sleep disturbance, and chronic pains in other parts of the body. These patients tend to
be the ones that are more likely to develop chronic pain, and therefore it would be
appropriate in those circumstances to refer them a little bit sooner than the threemonth period.
Which specialist or specialist service do GPs refer to?
RM In terms of TMD, there's probably quite a selection of different services one can
refer to. I would suggest, initially, if you are within easy reach of an oral medicine
unit in one of the dental teaching hospitals, then a referral to one of those services
would be appropriate. There are very few specialist facial pain services in the UK, but
one service is based at the facial pain service within UCLH in London, and we'd be
happy to receive referrals.
The local oral and maxillofacial surgery or oral surgical services can see these patients
who are perhaps developing more of a mechanical problem with the jaw, such as
difficulty opening the mouth wider, significant deviation when they open the mouth
wide. If you don't have ready access to an oral medicine unit or a facial pain service
locally, then the oral maxillofacial surgeons probably would be the next best thing.
What is the management in secondary care?
RM The management of TMD generally in secondary care would be more chronic
TMD patients. So these patients follow similar sort of patterns in terms of their
management compared to other chronic pain conditions. So we would normally break
that into the three pillars of pain management.
The first pillar of pain management being vitally important, and that is regular
physical exercises and relaxations conducted by the patient themselves at home.
Things like swimming, walking, yoga, tai chi, meditation or Pilates. Some other
physical aspects of treatment can be physiotherapists. So physiotherapy can be
involved, although it tends not to be hands-on physiotherapy, more direction of the
patient towards exercising themselves. Another physical therapy would be
acupuncture, which has got a small amount of scientific evidence to say it's useful in
Moving on from that, the second pillar of pain management is medications. The types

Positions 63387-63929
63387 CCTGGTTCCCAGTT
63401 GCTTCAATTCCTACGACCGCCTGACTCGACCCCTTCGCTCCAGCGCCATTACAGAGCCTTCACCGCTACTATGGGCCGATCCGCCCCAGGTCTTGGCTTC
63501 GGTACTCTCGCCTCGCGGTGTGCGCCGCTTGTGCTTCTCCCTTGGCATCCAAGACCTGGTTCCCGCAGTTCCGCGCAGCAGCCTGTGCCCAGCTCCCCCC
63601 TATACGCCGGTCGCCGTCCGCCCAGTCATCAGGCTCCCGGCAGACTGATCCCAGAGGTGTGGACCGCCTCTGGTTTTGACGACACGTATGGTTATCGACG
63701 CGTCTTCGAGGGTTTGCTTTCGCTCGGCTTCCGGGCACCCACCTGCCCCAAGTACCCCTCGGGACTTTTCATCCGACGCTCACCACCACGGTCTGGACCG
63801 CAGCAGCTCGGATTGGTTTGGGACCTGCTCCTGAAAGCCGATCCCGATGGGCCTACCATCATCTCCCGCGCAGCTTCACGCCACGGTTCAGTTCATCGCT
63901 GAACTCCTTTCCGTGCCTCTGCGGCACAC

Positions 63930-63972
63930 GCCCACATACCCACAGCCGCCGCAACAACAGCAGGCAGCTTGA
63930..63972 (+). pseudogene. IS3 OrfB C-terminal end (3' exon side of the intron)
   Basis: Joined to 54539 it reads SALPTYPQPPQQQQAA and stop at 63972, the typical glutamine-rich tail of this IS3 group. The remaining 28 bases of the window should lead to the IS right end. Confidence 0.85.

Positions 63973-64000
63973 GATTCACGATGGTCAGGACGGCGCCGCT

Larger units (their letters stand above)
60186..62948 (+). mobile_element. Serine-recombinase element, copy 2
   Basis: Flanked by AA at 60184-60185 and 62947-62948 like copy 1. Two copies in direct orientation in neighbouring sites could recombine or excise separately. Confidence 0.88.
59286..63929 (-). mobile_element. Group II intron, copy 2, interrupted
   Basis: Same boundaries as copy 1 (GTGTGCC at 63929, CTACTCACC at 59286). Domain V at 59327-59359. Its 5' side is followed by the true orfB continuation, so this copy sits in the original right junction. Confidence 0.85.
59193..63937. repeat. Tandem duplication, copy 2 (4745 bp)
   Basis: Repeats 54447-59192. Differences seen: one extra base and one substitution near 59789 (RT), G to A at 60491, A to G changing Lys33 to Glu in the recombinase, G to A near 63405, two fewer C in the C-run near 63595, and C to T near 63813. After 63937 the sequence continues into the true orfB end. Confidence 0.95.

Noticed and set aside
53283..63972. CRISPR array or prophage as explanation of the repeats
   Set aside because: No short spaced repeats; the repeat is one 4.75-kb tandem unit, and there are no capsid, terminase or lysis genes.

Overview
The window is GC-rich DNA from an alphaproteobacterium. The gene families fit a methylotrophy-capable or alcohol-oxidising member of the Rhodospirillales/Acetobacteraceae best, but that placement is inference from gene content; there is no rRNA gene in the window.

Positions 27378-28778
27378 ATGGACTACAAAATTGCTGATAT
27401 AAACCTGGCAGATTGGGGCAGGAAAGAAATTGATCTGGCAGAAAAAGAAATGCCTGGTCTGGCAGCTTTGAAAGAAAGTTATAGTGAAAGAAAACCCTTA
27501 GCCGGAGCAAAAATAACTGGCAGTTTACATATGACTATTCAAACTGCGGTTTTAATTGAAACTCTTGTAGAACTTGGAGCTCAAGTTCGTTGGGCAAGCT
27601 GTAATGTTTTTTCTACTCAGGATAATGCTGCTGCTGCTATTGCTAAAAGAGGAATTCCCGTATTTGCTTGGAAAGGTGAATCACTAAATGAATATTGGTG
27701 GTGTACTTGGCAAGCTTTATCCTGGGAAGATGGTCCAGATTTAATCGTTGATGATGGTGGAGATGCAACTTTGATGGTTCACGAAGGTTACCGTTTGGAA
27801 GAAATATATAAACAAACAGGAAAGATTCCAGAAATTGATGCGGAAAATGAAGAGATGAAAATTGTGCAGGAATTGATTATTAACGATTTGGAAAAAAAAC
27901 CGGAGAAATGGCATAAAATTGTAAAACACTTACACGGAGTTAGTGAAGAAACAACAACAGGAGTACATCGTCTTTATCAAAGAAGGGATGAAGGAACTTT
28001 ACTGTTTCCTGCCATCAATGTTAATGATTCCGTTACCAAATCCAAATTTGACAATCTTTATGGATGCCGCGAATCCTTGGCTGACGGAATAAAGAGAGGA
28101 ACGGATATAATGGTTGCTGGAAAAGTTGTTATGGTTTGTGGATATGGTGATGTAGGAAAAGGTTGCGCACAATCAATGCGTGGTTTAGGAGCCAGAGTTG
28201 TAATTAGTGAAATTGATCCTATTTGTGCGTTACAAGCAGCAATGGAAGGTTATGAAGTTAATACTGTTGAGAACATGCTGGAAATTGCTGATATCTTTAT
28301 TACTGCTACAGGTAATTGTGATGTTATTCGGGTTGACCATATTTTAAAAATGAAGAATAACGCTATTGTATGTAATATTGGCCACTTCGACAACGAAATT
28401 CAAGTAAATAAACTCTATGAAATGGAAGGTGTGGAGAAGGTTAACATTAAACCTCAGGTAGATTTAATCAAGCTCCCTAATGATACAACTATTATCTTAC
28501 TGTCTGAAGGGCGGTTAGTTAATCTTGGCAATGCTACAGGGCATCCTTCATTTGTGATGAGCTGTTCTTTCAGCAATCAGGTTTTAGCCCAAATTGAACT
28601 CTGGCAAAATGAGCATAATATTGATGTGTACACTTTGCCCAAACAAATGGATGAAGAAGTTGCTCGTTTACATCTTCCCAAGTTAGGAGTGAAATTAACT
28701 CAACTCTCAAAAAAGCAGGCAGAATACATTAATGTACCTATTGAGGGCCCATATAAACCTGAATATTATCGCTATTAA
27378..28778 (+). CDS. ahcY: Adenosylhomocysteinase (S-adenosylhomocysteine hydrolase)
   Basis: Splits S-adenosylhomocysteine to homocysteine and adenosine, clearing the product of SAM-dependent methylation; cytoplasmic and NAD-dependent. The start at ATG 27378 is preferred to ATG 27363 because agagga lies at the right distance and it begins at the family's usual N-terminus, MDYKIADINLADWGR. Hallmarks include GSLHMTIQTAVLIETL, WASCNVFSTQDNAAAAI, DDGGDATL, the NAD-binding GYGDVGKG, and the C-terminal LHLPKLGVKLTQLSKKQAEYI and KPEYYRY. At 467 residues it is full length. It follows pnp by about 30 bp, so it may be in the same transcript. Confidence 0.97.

of medications we briefly talked about earlier. Generally, the first line treatments
would be tricyclic antidepressants such as amitriptyline or nortriptyline. The reality is,
there's very little in the way of really highly effective medications for the management
of chronic pain, specifically TMD in this case.
The third pillar of pain management is clinical psychology, and as with many other
chronic pain conditions, clinical psychology can be very, very helpful in terms of
enabling the patient to self-manage their condition and reduce the negative impact that
the pain's having on their quality of life in spite of the pain being present there in the
What is the prognosis?
RM The prognosis of TMD is quite variable. At least 80% of patients who develop
acute TMD will get better and dissipate on its own. Around about 20% of patients
tend to have more prolonged symptoms. So either the pain is there all the time or it's
there more frequently than not. In terms of the condition itself, we cannot promise
patients that, with chronic TMD, that we'll be able to give them any treatments that
will completely remove all of the symptoms... in other words, cure their pain. But we
certainly can help them to self-manage their condition and to improve their quality of
life in spite of the pain being present in the background.
Where can GPs find out more?
RM GPs can find out quite a bit of information on the Eastman Dental Hospital
facial pain website. This is part of the main UCLH website and can be found quite
easily on the internet. This has a lot of facilities on it, including details on how to
contact the department and refer patients. And also, it has patient information leaflets
and advice sheets that can be downloaded and given out to patients in primary care.